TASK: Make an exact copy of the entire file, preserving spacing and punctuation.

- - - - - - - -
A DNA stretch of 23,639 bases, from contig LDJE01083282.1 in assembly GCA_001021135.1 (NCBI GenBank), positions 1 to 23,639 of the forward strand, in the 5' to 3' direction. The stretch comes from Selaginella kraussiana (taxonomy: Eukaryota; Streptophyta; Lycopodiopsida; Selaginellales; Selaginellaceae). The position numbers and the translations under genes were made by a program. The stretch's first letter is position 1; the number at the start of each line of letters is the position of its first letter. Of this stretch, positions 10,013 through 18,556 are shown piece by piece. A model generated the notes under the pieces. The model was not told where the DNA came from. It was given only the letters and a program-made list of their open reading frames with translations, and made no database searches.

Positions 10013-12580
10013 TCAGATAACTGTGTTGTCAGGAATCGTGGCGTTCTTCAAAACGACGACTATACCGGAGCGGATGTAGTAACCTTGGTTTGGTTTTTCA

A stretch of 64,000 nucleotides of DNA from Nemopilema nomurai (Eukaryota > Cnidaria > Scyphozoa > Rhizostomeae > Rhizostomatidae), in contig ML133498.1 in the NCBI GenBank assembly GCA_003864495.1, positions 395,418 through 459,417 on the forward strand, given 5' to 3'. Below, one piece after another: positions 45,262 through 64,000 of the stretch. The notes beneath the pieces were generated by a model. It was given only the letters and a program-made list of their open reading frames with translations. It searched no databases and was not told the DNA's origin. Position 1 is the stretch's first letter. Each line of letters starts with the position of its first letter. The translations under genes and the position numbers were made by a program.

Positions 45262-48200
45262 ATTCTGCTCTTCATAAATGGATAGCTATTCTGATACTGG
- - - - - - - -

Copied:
A DNA stretch of 23,639 bases, from contig LDJE01083282.1 in assembly GCA_001021135.1 (NCBI GenBank), positions 1 to 23,639 of the forward strand, in the 5' to 3' direction. The stretch comes from Selaginella kraussiana (taxonomy: Eukaryota; Streptophyta; Lycopodiopsida; Selaginellales; Selaginellaceae). The position numbers and the translations under genes were made by a program. The stretch's first letter is position 1; the number at the start of each line of letters is the position of its first letter. Of this stretch, positions 10,013 through 18,556 are shown piece by piece. A model generated the notes under the pieces. The model was not told where the DNA came from. It was given only the letters and a program-made list of their open reading frames with translations, and made no database searches.

Positions 10013-12580
10013 TCAGATAACTGTGTTGTCAGGAATCGTGGCGTTCTTCAAAACGACGACTATACCGGAGCGGATGTAGTAACCTTGGTTTGGTTTTTCA

A stretch of 64,000 nucleotides of DNA from Nemopilema nomurai (Eukaryota > Cnidaria > Scyphozoa > Rhizostomeae > Rhizostomatidae), in contig ML133498.1 in the NCBI GenBank assembly GCA_003864495.1, positions 395,418 through 459,417 on the forward strand, given 5' to 3'. Below, one piece after another: positions 45,262 through 64,000 of the stretch. The notes beneath the pieces were generated by a model. It was given only the letters and a program-made list of their open reading frames with translations. It searched no databases and was not told the DNA's origin. Position 1 is the stretch's first letter. Each line of letters starts with the position of its first letter. The translations under genes and the position numbers were made by a program.

Positions 45262-48200
45262 ATTCTGCTCTTCATAAATGGATAGCTATTCTGATACTGG